fcd the profits, ArtemiAorusvjzs fent in Ambafl'ageto Rome, where hec recouered
thcmtoi>(<!»<«/or which caufe they dedicated to him a golden Image in the Temple.
In themiddcsofthelake wauheRrngsChappcU, accounted the woiVcoiAgafnen-
noK. Alexander f not only reftored the Ephefians to their Ciiic, which for his fake they
had loft ,and changed the gouerncment into a popular ftate, but beftowcd alfo the tri-
butes,which before they had paicd to the Perlians.vpon Z)//?«^,and caufed them to be
{lain which hadrobbcd theTemple,&had oucrthrownc the Image of P/;?/*/) his father
therin,3nd fuch of them as had taken Sanctuary in the Temple he caufed to be fetched
out and ftoned. While he ftayed at Epheliis,he facnficed to Dtana with very foleirnc
pompe, all hi-iarmie being arranged inbattellaray. But this Temple of Z)j<r;j<», toge-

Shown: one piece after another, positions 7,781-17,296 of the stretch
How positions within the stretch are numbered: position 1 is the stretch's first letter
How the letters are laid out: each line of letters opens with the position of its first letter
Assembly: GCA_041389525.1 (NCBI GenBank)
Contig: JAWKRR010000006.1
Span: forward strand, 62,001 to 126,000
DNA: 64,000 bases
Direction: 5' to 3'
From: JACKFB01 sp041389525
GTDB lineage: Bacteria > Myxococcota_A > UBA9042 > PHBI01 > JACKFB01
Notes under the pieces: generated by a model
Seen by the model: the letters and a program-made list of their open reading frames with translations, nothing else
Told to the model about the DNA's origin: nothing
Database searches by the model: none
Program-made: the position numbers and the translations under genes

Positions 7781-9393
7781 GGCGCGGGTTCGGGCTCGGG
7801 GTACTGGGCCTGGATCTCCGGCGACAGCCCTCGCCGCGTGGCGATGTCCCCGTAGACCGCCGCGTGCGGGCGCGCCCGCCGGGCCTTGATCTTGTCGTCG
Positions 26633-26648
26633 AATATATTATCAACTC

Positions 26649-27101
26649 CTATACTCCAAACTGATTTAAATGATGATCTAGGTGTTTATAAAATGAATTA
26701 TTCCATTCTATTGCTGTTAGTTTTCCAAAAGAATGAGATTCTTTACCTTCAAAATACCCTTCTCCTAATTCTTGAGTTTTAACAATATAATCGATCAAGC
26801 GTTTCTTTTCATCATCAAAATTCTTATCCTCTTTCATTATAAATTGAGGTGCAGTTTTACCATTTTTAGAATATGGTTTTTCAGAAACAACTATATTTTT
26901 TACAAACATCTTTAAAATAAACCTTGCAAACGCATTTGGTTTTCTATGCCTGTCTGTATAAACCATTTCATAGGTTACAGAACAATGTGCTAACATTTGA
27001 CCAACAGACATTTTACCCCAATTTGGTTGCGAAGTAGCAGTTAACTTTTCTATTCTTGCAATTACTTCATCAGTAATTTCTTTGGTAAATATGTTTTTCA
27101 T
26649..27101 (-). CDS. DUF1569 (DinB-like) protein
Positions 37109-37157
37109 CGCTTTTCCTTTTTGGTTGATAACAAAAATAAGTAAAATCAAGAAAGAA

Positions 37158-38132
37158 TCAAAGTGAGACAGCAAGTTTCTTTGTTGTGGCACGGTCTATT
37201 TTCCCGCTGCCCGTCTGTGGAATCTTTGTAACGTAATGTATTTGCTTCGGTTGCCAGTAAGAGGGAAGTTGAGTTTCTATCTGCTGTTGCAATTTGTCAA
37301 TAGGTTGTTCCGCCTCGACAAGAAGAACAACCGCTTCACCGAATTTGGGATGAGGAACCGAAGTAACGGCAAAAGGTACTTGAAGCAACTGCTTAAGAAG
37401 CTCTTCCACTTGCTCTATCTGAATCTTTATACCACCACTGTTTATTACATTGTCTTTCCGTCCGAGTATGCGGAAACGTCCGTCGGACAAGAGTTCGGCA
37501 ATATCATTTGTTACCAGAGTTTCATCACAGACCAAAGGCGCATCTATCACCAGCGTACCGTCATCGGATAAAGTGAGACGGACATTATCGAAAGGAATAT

ther with ihi'iT Diam is perifhed : But neucr fhall that truth perifh which Paul writ in
his Epiftle tothem; forobferuing which by Chrift himfelfe in another Epiftlc writ-
ten by S./o^»,thcy are commended; and which in a Councell there holden,was confir-
med againft the herefie oiNeFlorms and Celeslixs, But alas, thit golden CandLBtcke ( as
wasthreatned) isnowalmoftbyOreekifhfuperftition andTurkifli tytznnie remoued
thence : a Bifhop with fome remnants of a Church ftill continuing.

The Ephefians were obferucrs of curious Artes , which not onelyi^j^t mentio-
nethjbut the prouerbc alfo confirmeth ^.Ephejislitera .- fo they called the fpells, wher*
by they made themfeliics in wrcftling, and other confii6^5, inuinciblc. The fummeof
thole Magicallbookesburncd by them,Z,«/^frateth at 50000. peeccs offilucr. which
Bxdafts lummethat 50oo.crownes. The many temples 'of/^i'ww at Ephefus, are not
worth memoric. Memorable is the hiftoric of an Ephefian maidc," who,when^rf»-
nus inuaded Afia,promifed him her loue(which he much defired) & witball, to betray
the citie to him,if he would giue her all the lewcls and attire of the won en ; which the